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President Rivlin gives Netanyahu first shot at building a coalition while acknowledging public concerns that Netanyahu is now on trial

Israeli president says he does so doubting Netanyahu will succeed – and fearing for the future of his country

Appearing reluctant and outlining the reasons behind his decision, Israeli President Reuven Rivlin announced he will give the first chance to build a government to Prime Minister Benjamin Netanyahu, but that he did so with fear for the future of Israel.

"This is not an easy decision on a moral and ethical basis, in my mind. As I said at the beginning of my remarks, the State of Israel is not to be taken for granted. And I fear for my country. But I am doing what is required of me as President of the State of Israel, according to the law and to the ruling of the court, and realizing the will of the sovereign – the Israeli people," Rivlin said, speaking at the opening session of the 24th Knesset.

He noted that during his seven-year term he has done this five times – a testament to the past few years of political instability and the inability of any candidate to form a stable government. Netanyahu has been prime minister since 2009.

"Unfortunately, not one of the candidates has a good chance of building a government," he said about this round.

"The law requires that I give one of the candidates the mandate to build a coalition," he said.

Rivlin said he preferred to turn the task of choosing a prime minister over to the Knesset, but he was unable to do so.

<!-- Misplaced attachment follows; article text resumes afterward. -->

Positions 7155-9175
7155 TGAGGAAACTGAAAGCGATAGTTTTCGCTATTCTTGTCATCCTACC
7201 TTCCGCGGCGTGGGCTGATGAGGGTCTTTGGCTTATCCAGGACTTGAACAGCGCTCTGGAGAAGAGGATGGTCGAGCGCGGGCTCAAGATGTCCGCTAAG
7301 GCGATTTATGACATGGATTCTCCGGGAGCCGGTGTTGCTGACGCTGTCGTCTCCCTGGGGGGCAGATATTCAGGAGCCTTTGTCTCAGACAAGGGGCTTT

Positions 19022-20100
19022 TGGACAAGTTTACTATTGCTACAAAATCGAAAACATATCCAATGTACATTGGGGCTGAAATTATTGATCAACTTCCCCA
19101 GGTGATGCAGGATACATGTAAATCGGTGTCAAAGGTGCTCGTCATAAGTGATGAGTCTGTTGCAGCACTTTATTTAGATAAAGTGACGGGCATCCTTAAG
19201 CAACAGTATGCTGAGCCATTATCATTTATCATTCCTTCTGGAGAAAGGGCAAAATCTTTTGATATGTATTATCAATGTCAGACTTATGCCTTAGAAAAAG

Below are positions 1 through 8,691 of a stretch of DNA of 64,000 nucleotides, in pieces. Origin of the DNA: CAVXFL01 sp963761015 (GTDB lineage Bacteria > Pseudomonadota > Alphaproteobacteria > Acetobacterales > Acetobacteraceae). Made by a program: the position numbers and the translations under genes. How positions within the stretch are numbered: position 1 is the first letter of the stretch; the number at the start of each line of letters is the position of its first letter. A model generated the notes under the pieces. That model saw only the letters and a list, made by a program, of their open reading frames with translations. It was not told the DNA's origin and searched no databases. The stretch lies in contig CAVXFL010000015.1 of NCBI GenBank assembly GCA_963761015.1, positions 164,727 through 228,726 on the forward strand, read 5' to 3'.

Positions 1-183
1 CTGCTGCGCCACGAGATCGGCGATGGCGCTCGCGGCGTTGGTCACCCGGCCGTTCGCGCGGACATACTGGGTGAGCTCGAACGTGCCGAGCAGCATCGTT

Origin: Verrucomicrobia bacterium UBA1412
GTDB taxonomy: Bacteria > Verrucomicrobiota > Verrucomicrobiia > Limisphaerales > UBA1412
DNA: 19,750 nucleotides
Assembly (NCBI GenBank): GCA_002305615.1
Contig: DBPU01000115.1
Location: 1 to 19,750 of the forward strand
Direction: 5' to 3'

According to law, a prime minister can continue in his role even if he is under trial, as Netanyahu currently is.

"I know the position held by many, that the president should not give the role to a candidate that is facing criminal charges, but according to the law and the decision of the courts, a prime minister can continue in his role even when he is facing charges. Moreover, the question of giving the role to a candidate facing criminal charges was one of intense political and public disagreement over the recent election campaigns. Because of that, I believed that the president should avoid deciding based on that consideration out of a sense of responsibility for the institution of the presidency and the trust in which it is held by all parts of the people," he said. "It is the role of the Knesset to decide on the substantive and ethical question of the fitness of a candidate facing criminal charges to serve as prime minister."

Rivlin received 52 recommendations for Netanyahu; 45 Members of Knesset recommended Yair Lapid of the centrist Yesh Atid party; 7 Members of Knesset recommended Yamina's Naftali Bennett and 16 Members of Knesset did not make a recommendation.

"Given this state of affairs, when there is no majority of 61 Knesset Members supporting a particular candidate, and without additional considerations indicating the chances of the candidates to form a government, I have come to a decision based on the numbers of recommendations, which indicates that Member of Knesset Benjamin Netanyahu has a slightly higher chance of forming a government," Rivlin said. "Accordingly, I have decided to entrust him with the task of doing so."

Netanyahu will now have 28 days to try to cobble together a coalition of more than 60 Knesset members.

With the ultra-nationalist party Religious Zionism refusing to join a coalition backed by the Islamic Arab party, Ra’am, Netanyahu is going to have a tough time building a coalition. He needs to lure not just Ra’am but also Bennett's Yamina party. He is also expected to target New Hope as well, in an attempt to bring some defectors into his fold, if not the whole party.

Nicole Jansezian was the news editor and senior correspondent for ALL ISRAEL NEWS.

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